In these two stories, Egan writes about invested persons with freedom of will who desire to change their outlook or change their will regarding a particular issue or dilemma.  I argue that his characters operate within a Nietzschean framework of the superman to effect personal transformation (moral imperative) or personal dissolution (moral wrong).  Within this argument, right and wrong is determined by following the moral imperative to transform one’s self so that it progresses towards the superman.  There are other considerations such as moral responsibility to self and others that will also be discussed later in the paper.  However, before we can explore this argument, the basis for changing personality needs to be qualified.

Changing one’s personality can take place in one of two ways.  The first is a slow, engaging process of self-creation through work.  This might involve reading, studying, or taking part in psychotherapy.  The second is an artificial process, mediated by technology such as drugs or nanotechnology, to change the mind and/or body in some way to make one’s personality better fit the way that one would like it to be.  Additionally, we all, in some way, change over time depending on our experiences through life.  For example, one may hold anarchist beliefs early in life and later, have conservative beliefs (or vice versa).  These deeply held belief systems have a lot to do with our personality because they form the “rose colored glasses” through which we see and interact with the world.  Drastically altering our personality and beliefs will have the effect of transforming or changing us into “someone else.”

A corollary to the ways in which one can effect transformation deals with the authenticity of the way in which the change is made.  Using American culture as an example, it is considered more authentic to make change through doing things (e.g., personal work and the talking cure) rather than taking an “inauthentic” route such as the use of medicine.  DeGrazia borrows the term “cosmetic psychopharmacology” to describe the use of taking medicines to effect a change in personality or performance when there is no real medical need (36).  However, he points out in regards to a patient taking medicines to achieve a personality transformation that she desires:

That it is “unnatural”–that it works directly on her biochemistry rather than indirectly, as therapy does–simply seems irrelevant:  the shortcut would still be authentic because Marina’s values and self-conception are the basis for the chosen means (38).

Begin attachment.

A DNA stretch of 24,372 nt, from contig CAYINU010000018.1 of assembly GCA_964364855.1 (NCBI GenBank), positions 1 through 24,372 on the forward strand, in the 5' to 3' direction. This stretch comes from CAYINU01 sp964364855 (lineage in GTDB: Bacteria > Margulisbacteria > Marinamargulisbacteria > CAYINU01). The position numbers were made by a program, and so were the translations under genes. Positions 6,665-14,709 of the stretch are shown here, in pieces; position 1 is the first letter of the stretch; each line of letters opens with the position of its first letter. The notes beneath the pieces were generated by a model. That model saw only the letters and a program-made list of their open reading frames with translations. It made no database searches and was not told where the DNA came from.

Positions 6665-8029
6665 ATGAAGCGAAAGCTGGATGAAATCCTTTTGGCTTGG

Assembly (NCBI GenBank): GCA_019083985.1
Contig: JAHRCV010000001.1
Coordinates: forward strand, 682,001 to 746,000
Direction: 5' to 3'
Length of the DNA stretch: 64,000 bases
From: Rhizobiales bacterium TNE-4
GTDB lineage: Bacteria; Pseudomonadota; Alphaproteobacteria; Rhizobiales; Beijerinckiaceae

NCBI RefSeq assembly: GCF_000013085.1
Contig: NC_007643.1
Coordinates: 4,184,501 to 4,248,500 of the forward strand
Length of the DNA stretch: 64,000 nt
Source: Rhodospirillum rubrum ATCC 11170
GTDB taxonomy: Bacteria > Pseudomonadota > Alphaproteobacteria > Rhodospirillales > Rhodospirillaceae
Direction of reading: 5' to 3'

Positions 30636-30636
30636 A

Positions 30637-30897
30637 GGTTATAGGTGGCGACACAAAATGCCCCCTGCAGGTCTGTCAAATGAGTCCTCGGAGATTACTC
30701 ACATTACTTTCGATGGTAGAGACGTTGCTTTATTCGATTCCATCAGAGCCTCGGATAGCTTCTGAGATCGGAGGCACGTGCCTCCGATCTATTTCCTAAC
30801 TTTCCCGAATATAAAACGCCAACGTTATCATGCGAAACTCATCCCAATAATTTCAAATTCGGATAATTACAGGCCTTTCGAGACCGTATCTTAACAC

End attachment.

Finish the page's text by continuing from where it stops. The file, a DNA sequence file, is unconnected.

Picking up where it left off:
Therefore, authenticity is established by the desires of the individual who wants a change in their personality.

There are two philosophical systems regarding self that are applicable to one’s desires and will and the application of that will towards personal transformation.  The first is Harry G. Frankfurt’s concept of freedom of the will, and the second is Frederick Nietzsche’s idea of the Übermensch, or superman.  The former theory has to do with building a conceptual framework about what makes one a ‘person,’ and how the ‘person’ can change through exercise of free will.  The latter concerns a moral imperative to transform the self into something greater than it was before.

Frankfurt’s philosophical conception of a person is essential to discussing artificial transformation of the self.  There are four elements that Frankfurt describes as distinguishing a person from a non-person.  They are first-order desires, second-order desires, second-order volitions, and freedom of the will.

The two types of desires provide an elaboration of lower-order and higher-order desires.  First-order desires “are simply desires to do or not to do one thing or another” (Frankfurt 7).  Humans and other animals share these.  The “essential difference” between humans and other animals are second-order desires, which is a distinction, “found in the structure of a person’s will” (Frankfurt 6).  Second-order desires are those in which one wants to possess a particular desire, or one wants a particular desire to be one’s will (Frankfurt 10).  Therefore, first order desires are those of acting and reacting, whereas second-order desires are based on introspection and a nesting of desires.

From second-order desires, Frankfurt derives that which is “essential to being a person,” second-order volitions (10).  This uniquely human quality, to want a want to be one’s will, is the volition of one’s will.  Thus, it provides a necessary part of what allows a person to think and conceive regarding personal transformation.